Planing And Structuring Your Research Paper
The research paper is an academic paper that represents the cumulation of research, analysis, writing and revising performed by a student. The process of writing a research paper generally uses all of a student's critical thinking, writing and research skills, since it involves research, organizations, source evaluation and composition.
Students need to plan and structure their research papers before writing. Research papers rely heavily on having a structured beginning, middle and end to successfully convey both the writer's interpretations and factual evidence.
The research paper, as a result, is supposed to inform the reader about the writer's chosen topic. That alone is why a research paper needs both planning and structure.
Planning and structuring your research paper
As mentioned, planning and structuring a research paper starts before the student writer can begin the research process. The planning process typically involves gathering writing and research resources and preparing other materials for the research and writing process.
The structuring process is the process of actively applying an outline to the content that the student writer creates. During this process, they can actively create an outline that fits what they want to convey within the body of their research paper. In most cases, this step is completed before the writing starts.
The process of successfully planning and writing a paper isn't difficult. Below are some tips from an academic resource about how to successfully plan and structure a research paper:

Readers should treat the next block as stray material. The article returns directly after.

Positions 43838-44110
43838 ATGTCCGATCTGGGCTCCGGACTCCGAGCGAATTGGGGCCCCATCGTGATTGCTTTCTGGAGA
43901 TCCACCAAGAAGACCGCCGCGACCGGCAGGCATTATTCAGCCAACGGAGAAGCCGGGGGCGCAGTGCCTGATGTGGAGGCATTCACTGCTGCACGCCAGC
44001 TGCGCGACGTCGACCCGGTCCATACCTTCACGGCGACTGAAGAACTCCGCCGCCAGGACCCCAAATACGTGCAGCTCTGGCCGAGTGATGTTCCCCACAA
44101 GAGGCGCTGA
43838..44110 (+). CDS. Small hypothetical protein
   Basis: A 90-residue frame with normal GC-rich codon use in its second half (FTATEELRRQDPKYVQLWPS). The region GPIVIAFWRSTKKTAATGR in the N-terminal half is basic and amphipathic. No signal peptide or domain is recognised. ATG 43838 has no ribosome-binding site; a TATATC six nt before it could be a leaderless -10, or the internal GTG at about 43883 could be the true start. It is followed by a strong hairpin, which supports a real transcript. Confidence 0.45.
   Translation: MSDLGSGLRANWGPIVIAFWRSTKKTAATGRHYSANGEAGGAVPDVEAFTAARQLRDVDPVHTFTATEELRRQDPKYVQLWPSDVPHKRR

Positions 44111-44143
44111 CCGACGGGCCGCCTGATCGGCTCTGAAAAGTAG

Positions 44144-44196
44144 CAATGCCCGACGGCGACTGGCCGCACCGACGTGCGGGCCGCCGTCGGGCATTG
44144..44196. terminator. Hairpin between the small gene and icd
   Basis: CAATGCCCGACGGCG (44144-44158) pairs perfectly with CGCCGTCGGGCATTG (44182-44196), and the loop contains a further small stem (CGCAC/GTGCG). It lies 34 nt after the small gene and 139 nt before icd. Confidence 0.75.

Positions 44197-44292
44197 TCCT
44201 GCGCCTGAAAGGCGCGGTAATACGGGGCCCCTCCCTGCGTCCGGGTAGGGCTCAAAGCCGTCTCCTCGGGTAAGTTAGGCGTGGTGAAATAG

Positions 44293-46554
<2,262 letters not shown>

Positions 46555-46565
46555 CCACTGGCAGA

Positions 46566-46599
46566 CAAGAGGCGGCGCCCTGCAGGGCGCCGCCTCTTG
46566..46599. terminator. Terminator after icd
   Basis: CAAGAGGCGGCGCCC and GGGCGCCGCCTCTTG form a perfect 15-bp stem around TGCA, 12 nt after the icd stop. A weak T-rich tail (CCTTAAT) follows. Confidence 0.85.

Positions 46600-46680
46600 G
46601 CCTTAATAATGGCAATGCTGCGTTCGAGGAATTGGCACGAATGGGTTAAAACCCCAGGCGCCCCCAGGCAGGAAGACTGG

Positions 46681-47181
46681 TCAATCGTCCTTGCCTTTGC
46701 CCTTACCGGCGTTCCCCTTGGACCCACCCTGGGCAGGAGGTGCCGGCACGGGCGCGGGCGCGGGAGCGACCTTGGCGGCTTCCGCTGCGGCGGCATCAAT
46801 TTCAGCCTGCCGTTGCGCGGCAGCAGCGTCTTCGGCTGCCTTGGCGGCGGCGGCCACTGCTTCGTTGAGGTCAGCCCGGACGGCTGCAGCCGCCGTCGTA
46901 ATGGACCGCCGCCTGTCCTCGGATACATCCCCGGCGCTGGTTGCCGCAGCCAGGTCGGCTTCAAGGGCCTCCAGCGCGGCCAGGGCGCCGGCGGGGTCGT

Check your instructions and resources
Before compiling research into a usable resource for the research paper, it's important to review any guidelines that an instructor may have assigned. This helps students cover any requirements for their research paper before they start writing.
Think about the research paper's flow
One of the most important things about structuring a research paper is ensuring that it flows well. To make a research paper flow from one topic to another topic in a successful way, arrange background points at the start of the paper, later segueing into important points that support the background information. Any points that may allude to the topic in future-related contexts naturally reside at the end.
Match similar or contrasting points together
Similar or contrasting points can make a research paper read better. Arrange any points that may match or contrast together to make the paper look stronger. Contrasting an opposing piece of evidence with one that directly contrasts it can make the main evidence (for the paper's topic) look stronger to readers.